Installing an Energy Recovery Ventilator
An ERV allows the home to maintain air circulation while minimizing energy loss.
An airtight and insulated home does not necessarily mean a well-ventilated home. When a home is well-sealed, it can become a virtual plastic bag, trapping dust, moisture, odors and chemical pollutants inside the home.
Installing an energy recovery ventilator, or ERV, will allow the home to maintain air circulation while minimizing energy loss. An ERV constantly exchanges heat from the warmed air going out, with the cooler and healthier air coming in from outside.
There are two types of ERVs: One is independent of, and completely separate from, the home's forced air system, whereas the other is integrated directly into it.
The best practice for installing an ERV is to hire an HVAC contractor to install the type of ERV that is integrated directly into the home's forced air ductwork. Although this should be done by an HVAC contractor, there are several design considerations you should be aware of when the ERV is installed:
- The fresh air intake should be located where fresh air circulates, and away from driveways, range hood exhausts, furnace flue and laundry vents.
- The stale air from the home should come from a wall close to the kitchen, within one foot of the ceiling and 10 feet away from an oven. This is done because vaporized grease can clog the ERV.
- The fan for the main air handling unit for the house should be on at all times to circulate fresh air around the entire house
- The ventilated air from the ventilator should be connected to the return duct of the home's forced air system. This is done so that the ventilated air can be circulated easier with your home's ductwork system.
- The homeowners should still install point source exhaust fans in all bathrooms even with this best practice strategy.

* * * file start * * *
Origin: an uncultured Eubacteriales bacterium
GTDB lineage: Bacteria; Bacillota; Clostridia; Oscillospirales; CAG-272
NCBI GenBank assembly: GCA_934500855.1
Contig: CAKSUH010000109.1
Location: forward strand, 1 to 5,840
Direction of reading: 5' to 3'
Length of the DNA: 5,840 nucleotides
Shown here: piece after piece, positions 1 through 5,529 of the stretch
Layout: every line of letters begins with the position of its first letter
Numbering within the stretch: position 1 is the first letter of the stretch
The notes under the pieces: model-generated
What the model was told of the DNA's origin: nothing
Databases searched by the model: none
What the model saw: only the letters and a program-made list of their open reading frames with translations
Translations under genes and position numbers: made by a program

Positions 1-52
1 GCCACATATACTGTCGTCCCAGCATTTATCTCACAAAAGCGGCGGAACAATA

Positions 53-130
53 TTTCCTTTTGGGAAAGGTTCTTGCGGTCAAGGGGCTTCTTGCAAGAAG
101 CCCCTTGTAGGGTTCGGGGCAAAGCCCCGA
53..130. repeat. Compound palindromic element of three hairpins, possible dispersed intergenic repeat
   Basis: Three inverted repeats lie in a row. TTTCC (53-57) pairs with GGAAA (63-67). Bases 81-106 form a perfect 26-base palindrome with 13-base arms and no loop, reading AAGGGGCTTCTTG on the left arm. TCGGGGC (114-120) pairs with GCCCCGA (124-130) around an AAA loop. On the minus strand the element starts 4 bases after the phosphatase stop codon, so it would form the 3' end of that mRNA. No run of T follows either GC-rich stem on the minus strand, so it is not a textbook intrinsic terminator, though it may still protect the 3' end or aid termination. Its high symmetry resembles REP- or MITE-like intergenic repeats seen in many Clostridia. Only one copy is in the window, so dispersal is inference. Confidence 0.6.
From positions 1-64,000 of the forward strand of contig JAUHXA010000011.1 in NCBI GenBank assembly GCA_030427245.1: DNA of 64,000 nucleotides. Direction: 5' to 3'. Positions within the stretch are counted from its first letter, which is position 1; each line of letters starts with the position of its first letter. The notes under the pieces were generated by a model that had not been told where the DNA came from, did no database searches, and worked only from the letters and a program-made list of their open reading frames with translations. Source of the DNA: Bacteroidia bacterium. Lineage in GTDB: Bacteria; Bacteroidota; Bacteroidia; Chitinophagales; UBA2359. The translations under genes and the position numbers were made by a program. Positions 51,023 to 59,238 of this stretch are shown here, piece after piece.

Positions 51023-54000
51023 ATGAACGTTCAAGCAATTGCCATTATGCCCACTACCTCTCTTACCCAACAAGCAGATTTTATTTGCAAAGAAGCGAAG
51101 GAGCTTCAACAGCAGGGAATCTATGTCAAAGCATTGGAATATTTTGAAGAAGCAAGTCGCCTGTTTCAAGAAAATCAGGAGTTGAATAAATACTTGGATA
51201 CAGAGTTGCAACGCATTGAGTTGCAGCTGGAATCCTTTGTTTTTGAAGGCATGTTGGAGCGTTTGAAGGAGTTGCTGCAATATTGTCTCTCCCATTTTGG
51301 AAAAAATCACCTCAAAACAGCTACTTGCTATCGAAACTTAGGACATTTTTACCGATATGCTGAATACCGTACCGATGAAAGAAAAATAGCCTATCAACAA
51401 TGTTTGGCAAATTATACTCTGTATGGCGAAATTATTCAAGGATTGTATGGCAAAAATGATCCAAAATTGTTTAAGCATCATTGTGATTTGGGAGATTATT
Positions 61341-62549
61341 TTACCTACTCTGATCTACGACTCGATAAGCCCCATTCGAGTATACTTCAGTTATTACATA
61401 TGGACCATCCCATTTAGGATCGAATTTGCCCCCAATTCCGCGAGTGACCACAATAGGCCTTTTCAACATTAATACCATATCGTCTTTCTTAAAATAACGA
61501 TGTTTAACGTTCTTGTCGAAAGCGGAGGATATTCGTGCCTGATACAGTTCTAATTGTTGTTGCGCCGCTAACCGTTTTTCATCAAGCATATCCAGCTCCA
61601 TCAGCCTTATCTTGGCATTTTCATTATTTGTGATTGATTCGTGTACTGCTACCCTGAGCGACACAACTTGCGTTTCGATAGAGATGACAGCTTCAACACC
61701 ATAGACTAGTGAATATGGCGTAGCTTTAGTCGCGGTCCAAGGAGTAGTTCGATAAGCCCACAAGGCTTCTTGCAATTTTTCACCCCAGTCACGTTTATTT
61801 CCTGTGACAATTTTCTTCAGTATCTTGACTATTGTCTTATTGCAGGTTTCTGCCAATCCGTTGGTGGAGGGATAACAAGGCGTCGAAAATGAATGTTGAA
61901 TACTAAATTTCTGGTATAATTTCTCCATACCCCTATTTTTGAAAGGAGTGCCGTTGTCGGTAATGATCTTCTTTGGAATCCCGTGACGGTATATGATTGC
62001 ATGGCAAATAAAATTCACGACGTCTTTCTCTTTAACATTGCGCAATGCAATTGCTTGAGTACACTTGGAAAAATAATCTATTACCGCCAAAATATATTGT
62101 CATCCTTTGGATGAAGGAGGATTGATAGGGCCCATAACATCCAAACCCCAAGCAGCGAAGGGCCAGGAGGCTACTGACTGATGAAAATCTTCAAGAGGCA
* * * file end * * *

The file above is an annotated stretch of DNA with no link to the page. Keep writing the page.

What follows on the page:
Many homeowners try to ventilate their home by opening their windows and using a powerful ventilation fan, which lets out all the warmth or coolness. The fresh air coming in isn't filtered, so dust, pollen, soot, mold and other undesirables are introduced into your home. An ERV gives you a way of moving fresh, temperature-controlled air into your house while removing stale, contaminated air.
Ventilation and Indoor Air Quality
Consider these options for replacing polluted air with fresh air.
Use passive ventilation in conjunction with mechanical ventilation for the best indoor air quality.
Installing a Bathroom Exhaust Fan
Ventilate space properly with a quiet and efficient fan.
Replace Old Heating and Air Unit With New Efficient HVAC System
A superior HVAC unit balances humidity and boosts efficiency.
Check out these cleaning tips for energy-efficient evaporative coolers.
The Healthy New American Home
Learn more about the innovative products that are available for new home construction on HGTV.com.
Install Radiant Floor Heating
This heating option marks an improvement over traditional forced air and home radiators.
The Benefits of Whole-Home Air Cleaners
Improve indoor air quality with no- and low-ozone systems.
Improving Home Ventilation
A whole-house ventilation system can bring fresh air indoors and reduce excess moisture.
Stopping Air Leaks in HVAC Systems
With energy loss through HVAC ducts running 30 percent or more, it is well worth the time and effort to track down and repair the leaks.
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